Darlene Love: I think I do believe that, but it’s like everything else when it comes to positioning – men and women. In every field, not just the music industry, but it seems like we have to work harder to establish ourselves in all of these businesses before they go ‘Hey, you know what, it’s a lot of women responsible for music too. It’s a lot of women – in sports, in every business you can think of – that are head of companies. But it just seems like it takes a long time to get around to thinking that we deserve exactly what the men deserve. We used to laugh when we used to call it a men’s club. People would write about the board not inducting women into the Hall of Fame and they would always say ‘this all male club.” If it wasn’t a lot of the women in music, I don’t think there would be a whole lot of diversities of music.

Do you expect more women to be inducted into the Hall of Fame?

DL: Yeah, I do. I think, you know, here it is we’re in 2012. The thing is getting nominated – that’s the hardest part. (Laughs) They would induct more women into the Hall of Fame if they were nominated. If you realize, when you see who we vote for, there’s not a lot of women on the ballot, just to nominate them. Because they have forty people that come in to do the nominating and they have five choices. Forty times five. And if they are putting more males there to nominate them than females, you’re doing good to get nominated. Now that there’s more women now like Gaga and Beyoncé – they have to be in the business for at least twenty-five or thirty years. I think there’s going to be a major fluctuation of women getting inducted in the next ten years, because now they are really dominating the charts today.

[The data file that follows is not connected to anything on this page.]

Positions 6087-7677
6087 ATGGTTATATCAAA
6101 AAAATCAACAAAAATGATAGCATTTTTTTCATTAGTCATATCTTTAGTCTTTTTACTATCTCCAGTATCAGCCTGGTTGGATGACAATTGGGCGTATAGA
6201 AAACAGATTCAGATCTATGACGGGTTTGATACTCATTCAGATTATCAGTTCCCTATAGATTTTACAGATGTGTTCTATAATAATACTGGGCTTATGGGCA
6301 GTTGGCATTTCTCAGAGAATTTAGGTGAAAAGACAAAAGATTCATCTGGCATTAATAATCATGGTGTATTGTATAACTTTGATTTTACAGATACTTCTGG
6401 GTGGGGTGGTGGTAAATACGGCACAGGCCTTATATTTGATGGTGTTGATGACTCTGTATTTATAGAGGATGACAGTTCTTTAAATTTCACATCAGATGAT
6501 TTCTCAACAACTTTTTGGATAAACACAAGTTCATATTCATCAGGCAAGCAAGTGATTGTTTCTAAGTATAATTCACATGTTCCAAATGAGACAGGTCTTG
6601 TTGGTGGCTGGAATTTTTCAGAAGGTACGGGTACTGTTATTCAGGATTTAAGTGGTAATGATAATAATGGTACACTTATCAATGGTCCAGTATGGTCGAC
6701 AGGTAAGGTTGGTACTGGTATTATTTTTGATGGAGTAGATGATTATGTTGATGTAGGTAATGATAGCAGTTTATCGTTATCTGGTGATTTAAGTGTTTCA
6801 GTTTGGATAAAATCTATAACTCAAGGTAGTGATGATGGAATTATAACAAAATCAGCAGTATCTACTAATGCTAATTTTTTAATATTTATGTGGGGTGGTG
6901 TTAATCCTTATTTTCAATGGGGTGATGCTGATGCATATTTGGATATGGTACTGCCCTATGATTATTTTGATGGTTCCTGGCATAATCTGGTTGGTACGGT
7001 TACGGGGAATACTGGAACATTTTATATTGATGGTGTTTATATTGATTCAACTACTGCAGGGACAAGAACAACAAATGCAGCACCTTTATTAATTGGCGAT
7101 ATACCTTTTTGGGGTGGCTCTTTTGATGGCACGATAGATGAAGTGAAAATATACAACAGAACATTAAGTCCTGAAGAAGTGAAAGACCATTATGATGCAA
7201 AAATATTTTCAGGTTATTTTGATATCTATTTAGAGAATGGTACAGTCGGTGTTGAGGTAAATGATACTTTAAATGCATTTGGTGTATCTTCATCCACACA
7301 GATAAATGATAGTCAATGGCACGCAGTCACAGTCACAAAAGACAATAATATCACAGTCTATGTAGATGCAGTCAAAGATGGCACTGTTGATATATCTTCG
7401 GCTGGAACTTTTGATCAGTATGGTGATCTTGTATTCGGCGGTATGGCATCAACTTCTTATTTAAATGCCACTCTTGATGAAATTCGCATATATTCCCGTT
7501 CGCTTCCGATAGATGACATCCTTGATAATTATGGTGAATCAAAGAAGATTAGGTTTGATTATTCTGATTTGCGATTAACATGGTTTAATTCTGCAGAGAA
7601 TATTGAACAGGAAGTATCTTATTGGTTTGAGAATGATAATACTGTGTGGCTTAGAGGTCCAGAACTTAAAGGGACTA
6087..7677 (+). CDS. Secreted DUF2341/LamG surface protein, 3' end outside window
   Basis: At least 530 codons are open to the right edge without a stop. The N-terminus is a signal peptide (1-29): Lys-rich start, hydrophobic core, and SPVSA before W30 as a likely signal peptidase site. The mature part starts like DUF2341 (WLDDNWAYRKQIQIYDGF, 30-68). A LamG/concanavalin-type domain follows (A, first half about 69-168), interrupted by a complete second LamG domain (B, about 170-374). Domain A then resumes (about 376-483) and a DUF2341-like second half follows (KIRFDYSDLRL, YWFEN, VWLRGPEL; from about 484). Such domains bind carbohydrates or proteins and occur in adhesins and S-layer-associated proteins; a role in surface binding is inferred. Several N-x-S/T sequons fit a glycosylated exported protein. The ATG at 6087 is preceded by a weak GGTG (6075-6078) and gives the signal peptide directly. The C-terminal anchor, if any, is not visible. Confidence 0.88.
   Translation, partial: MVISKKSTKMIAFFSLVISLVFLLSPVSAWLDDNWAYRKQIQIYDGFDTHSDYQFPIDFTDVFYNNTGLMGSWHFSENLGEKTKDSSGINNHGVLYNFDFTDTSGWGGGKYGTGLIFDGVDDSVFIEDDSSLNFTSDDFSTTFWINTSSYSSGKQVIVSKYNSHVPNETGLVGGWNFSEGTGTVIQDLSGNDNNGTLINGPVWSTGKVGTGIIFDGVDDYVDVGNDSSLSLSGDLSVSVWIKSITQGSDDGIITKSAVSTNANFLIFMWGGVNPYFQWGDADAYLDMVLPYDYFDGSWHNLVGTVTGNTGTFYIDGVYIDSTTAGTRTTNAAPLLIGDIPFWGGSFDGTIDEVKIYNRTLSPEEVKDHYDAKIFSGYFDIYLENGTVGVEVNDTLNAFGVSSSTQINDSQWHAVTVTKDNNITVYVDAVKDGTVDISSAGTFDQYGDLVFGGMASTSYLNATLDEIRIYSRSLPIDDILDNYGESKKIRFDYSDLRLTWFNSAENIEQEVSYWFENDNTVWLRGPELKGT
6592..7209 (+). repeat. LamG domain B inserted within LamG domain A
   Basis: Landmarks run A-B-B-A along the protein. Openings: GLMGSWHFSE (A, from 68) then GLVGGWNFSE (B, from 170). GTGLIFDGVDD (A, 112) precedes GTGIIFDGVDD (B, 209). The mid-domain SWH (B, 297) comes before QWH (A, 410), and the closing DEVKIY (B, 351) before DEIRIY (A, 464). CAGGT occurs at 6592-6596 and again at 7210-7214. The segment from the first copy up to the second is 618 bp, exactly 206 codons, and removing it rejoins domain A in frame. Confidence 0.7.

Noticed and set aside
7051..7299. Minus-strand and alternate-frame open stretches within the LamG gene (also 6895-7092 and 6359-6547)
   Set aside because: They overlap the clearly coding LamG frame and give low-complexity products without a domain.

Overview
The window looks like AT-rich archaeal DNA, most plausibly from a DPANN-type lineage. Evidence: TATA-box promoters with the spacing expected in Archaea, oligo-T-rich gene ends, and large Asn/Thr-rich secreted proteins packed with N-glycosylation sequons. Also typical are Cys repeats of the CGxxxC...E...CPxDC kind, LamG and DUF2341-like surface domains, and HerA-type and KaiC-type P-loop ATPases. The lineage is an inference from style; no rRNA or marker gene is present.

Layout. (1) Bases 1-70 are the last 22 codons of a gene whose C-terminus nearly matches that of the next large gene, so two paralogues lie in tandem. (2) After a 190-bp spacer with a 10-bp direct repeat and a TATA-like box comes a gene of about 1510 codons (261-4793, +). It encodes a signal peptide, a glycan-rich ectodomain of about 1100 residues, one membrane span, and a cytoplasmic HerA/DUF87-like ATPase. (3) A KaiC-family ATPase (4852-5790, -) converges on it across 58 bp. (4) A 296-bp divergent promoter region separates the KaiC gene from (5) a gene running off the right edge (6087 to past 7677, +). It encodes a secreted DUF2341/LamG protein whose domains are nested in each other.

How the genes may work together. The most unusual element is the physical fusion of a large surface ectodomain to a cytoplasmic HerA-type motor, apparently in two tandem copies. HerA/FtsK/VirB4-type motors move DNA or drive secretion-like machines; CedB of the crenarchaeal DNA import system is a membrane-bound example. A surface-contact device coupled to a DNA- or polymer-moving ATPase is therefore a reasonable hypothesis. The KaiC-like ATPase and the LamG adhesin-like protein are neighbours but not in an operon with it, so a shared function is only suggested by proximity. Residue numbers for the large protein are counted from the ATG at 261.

I think the first league of female pop artists that we think of that most people are petitioning to get on the ballot are people like Madonna and Donna Summer. They rightfully deserve to be in the Hall of Fame, but it’s getting nominated that’s the problem. Maybe we will see more of an influx of those nominations as time passes.

DL: I hope so because it’s almost like you have to have an advocate like I had. I had Bruce Springsteen and Steven Van Zandt, people who were really advocating for me to get in. It’s almost like you have to go into these meetings and say, “Okay, now it’s time for her to get in.” (Laughs) I had a very big advocate behind me, so I can always give him the credit for being inducted into the Hall of Fame. He’s the greatest.

As a startling surprise, former Rolling Stone writer and Bruce Springsteen’s longtime producer Jon Landau just released a press statement after the passing of Donna Summer. He also happens to be the chairman of the Hall. Read a portion of what he had to say:

“There is absolutely no doubt that the extraordinary Donna Summer belongs in the Rock and Roll Hall of Fame,” Mr. Landau wrote. “Regrettably, despite being nominated on a number of occasions, our voting group has failed to recognize her – an error I can only hope is finally and permanently rectified next year.”

About the Author

J Matthew Cobb

Managing editor of HiFi Magazine